Recently announced changes to the Public Service Loan Forgiveness Program will help almost 59,000 public service workers from Pennsylvania on the path to loan forgiveness realize their goal sooner.
New changes to a loan program will put more than 550,000 public service workers closer to being free from student loan debt.
The US Department of Education recently announced an overhaul of the Public Service Loan Forgiveness (PSLF) Program. The changes will be implemented over the next year.
Almost 59,000 public service workers from Pennsylvania are in the program with a total loan debt of $5.4 billion.
“Borrowers who devote a decade of their lives to public services should be able to rely on the promise of Public Service Loan Forgiveness,” US Secretary of Education Miguel Cardona said in a news release. “The system has not delivered on that promise to date, but that is about to change for many who have served their communities and country.”
Federal, state, local, and tribal government and not-for-profit organization employees are eligible for the PSLF Program, which forgives the remaining balance of any direct loans after 120 qualifying payments are made while working full-time in a public service capacity.
“Teachers, nurses, first responders, servicemembers, and so many public service workers have had our back especially amid the challenges of the pandemic,” Cardona said. “Today, the Biden Administration is showing that we have their backs, too.”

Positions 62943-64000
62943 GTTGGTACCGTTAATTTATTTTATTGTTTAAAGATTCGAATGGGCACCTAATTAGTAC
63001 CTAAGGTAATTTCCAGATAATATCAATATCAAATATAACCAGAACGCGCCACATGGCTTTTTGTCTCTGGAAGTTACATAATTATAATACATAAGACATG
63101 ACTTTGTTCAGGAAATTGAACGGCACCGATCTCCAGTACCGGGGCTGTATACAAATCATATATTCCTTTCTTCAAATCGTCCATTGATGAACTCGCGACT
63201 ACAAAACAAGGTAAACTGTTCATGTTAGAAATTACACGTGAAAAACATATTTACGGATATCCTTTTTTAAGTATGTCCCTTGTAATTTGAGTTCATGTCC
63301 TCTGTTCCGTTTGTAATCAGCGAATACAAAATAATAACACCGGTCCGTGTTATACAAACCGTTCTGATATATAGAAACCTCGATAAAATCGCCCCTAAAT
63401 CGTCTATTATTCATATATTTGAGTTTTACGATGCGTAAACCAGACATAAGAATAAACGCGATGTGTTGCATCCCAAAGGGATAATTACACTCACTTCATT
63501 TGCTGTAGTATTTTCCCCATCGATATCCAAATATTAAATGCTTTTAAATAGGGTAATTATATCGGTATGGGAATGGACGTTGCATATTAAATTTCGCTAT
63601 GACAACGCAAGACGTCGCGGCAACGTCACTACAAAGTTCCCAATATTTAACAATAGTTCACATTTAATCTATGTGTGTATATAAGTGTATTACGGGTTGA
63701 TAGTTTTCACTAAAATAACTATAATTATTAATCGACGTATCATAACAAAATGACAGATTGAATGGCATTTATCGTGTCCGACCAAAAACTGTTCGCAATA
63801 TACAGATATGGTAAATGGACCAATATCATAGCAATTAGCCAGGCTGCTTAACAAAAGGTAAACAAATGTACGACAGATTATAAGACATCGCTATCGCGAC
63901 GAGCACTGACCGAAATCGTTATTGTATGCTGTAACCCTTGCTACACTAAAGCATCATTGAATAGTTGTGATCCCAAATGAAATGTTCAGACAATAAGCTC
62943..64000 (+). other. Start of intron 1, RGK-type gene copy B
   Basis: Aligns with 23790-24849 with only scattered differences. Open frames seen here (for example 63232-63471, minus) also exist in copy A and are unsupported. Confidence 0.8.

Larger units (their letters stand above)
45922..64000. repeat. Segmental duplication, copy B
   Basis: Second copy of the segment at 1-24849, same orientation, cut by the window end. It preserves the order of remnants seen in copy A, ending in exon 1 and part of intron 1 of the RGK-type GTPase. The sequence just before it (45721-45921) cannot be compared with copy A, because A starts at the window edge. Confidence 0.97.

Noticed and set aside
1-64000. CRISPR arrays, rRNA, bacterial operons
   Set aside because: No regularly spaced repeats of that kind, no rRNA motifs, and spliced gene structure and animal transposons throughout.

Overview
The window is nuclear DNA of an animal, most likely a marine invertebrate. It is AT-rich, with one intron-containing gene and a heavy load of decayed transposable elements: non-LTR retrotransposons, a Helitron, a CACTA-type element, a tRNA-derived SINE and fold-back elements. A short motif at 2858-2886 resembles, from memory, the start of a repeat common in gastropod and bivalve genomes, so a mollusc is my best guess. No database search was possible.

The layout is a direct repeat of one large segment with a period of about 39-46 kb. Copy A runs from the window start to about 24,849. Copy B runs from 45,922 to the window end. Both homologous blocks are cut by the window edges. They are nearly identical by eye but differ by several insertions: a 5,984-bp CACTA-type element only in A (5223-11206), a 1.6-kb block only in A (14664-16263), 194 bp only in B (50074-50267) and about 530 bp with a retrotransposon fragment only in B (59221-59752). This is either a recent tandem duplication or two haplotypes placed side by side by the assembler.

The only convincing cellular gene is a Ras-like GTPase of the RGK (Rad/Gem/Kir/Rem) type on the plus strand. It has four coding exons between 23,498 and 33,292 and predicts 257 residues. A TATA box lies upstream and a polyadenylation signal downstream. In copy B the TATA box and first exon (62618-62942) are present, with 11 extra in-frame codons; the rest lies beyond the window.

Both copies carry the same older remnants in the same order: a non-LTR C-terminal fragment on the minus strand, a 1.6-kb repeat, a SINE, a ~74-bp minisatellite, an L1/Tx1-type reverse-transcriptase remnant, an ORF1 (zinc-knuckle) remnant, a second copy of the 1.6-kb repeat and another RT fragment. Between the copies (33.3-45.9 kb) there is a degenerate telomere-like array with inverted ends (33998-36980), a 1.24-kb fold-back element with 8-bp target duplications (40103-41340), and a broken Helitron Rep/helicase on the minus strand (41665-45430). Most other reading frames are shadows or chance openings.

The Biden Administration has now approved more than $11.5 billion in loan cancellation for over 580,000 borrowers in this program.
What Changes Will Be Made to the PSLF Program?
A limited PSLF waiver will be available to allow all payments made by borrowers to count toward the program, regardless of loan program or payment plan. A waiver form must be submitted by Oct. 31.
This waiver helps solve the problem for service members who have paused payments while on active duty but were not getting credit toward PSLF.
The US Department of Education will review denied PSLF applications for errors and give borrowers the ability to have their determinations reconsidered. This will help identify and address servicing errors or other issues that have prevented borrowers from getting the PSLF credit they deserve.
The Department of Education is exploring additional steps, such as partnerships with employers, to make the entire process easier.
The new changes will result in 22,000 borrowers who have consolidated loans — including previously ineligible loans — being immediately eligible for $1.74 billion in forgiveness.
Another 27,000 borrowers could potentially qualify for an additional $2.82 billion in forgiveness if they certify additional periods of employment.
The Department of Education estimates that more than 550,000 borrowers who have previously consolidated their loans will see an increase in qualifying payments with the average borrower receiving another two years of progress toward forgiveness. Many more will also see progress as borrowers consolidate into the Direct Loan program and apply for PSLF, and as the Department of Education rolls out other changes in the weeks and months ahead.
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